Telehealth system: A randomized controlled trial evaluating the impact of an internet-based exercise intervention on quality of life, pain, muscle strength, and fatigue in breast cancer survivors.

Telehealth system: A randomized controlled trial evaluating the impact of an internet-based exercise intervention on quality of life, pain, muscle strength, and fatigue in breast cancer survivors.

The chronicity status of breast cancer survivors suggests a growing need for cancer rehabilitation. Currently, the use of technology is a promising strategy for providing support, as reflected in the emergence of research interest in Web-based interventions in cancer survivorship. A randomized controlled trial was conducted that included a total of 81 participants who had completed adjuvant therapy (except hormone treatment) for stage I to IIIA breast cancer. Participants were randomly assigned to an 8-week Internet-based, tailored exercise program (n = 40) or to a control group (n = 41).The instruments used at baseline, 8 weeks, and 6-month follow-up were the European Organization for Research and Treatment of Cancer Quality-of-Life Questionnaire Core 30 and its breast cancer module, the Brief Pain Inventory, the handgrip dynamometer, the isometric abdominal test, the back dynamometer, the multiple sit-to-stand test, and the Piper Fatigue Scale. After the intervention, the telerehabilitation group had significantly improved scores for global health status, physical, role, cognitive functioning, and arm symptoms (all P < .01) as well as pain severity (P = .001) and pain interference (P = .045) compared with the control group. Significant improvements also were observed favoring the telerehabilitation group for affected and nonaffected side handgrip (both P = .006), abdominal, back and lower body strength (all P < .01), and total fatigue (P < .001). These findings were maintained after 6 months of follow-up, except for role functioning, pain severity, and nonaffected side handgrip. Analysis was based on an intention-to-treat principle.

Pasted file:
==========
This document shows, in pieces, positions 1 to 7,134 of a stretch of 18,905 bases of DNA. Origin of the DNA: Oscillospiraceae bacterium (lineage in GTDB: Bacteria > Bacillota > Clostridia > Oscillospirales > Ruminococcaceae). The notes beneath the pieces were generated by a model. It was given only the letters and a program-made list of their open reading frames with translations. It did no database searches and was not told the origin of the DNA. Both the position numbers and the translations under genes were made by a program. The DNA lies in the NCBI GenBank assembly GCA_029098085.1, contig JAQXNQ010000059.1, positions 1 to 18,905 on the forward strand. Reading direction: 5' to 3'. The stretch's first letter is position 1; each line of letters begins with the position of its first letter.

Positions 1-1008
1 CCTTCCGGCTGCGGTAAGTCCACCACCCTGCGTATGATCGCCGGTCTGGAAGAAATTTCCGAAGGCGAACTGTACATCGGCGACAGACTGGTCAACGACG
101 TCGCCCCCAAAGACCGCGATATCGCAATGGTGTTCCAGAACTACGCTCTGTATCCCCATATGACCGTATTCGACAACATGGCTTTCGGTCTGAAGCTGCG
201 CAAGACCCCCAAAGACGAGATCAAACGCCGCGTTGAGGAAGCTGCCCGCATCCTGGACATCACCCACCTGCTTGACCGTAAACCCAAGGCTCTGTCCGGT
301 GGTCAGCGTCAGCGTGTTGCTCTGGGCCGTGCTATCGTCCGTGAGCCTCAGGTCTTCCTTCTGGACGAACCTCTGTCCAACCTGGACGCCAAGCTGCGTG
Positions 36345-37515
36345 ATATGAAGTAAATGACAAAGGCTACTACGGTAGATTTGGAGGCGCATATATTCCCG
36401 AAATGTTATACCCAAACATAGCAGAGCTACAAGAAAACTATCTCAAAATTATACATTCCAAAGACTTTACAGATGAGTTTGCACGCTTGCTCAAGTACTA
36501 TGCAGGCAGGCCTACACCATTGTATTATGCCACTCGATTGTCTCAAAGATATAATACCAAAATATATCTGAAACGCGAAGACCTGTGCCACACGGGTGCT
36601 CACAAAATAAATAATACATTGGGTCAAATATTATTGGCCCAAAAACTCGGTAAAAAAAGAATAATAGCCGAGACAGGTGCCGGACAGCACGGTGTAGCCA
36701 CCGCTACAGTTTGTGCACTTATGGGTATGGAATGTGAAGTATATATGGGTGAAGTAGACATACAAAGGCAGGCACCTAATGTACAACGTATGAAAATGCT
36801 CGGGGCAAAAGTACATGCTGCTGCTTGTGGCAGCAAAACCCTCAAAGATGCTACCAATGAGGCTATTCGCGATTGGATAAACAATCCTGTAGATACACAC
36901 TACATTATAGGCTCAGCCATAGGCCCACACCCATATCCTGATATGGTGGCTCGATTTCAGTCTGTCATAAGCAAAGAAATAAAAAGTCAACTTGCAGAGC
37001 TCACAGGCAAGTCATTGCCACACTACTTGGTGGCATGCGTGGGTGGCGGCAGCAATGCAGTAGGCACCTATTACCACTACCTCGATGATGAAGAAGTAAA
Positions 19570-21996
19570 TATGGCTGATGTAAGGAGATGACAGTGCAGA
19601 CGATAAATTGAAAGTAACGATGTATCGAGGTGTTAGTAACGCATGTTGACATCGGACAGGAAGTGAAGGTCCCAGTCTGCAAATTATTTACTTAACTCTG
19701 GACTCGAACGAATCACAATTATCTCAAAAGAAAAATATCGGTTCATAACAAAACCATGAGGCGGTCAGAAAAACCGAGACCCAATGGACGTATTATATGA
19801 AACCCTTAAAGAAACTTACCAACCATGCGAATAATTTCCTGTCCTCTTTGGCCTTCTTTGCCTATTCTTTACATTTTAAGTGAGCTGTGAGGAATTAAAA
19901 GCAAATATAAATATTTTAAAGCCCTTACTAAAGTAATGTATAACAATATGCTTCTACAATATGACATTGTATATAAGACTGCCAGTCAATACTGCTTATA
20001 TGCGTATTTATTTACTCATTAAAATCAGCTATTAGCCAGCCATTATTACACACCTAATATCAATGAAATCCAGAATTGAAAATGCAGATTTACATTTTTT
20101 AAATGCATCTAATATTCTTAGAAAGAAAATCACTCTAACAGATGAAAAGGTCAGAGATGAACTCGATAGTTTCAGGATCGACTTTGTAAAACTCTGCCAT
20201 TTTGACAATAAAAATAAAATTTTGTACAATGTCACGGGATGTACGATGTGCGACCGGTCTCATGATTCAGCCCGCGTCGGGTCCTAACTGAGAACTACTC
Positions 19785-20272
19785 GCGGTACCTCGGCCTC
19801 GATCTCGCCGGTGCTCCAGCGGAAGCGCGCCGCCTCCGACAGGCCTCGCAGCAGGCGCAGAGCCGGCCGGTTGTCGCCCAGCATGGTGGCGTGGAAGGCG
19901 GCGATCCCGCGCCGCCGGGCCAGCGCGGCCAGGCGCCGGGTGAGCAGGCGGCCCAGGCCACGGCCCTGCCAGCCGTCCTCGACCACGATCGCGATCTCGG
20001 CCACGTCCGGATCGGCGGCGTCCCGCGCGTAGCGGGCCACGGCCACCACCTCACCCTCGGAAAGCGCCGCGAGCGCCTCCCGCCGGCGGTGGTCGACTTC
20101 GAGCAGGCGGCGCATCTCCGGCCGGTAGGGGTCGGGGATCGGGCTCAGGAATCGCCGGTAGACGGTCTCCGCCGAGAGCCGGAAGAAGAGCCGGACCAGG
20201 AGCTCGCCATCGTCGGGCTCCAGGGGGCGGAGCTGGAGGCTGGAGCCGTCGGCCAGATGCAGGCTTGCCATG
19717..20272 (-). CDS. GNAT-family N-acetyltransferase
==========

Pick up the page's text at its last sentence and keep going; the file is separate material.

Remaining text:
This program may improve adverse effects and maintain benefits in breast cancer survivors. The results of this study have encouraging implications for cancer care.

Neck Pain

Out of all 291 conditions studied in the Global Burden of Disease 2010 Study, neck pain ranked 4th highest in terms of disability and 21st in terms of overall burden.
Scott BuxtonResearch article posted by: Scott Buxton

Scott is editor of Physiospot so expect to see his work popping up frequently. Away from the keyboard he is a physiotherapist specialising in geriatrics.

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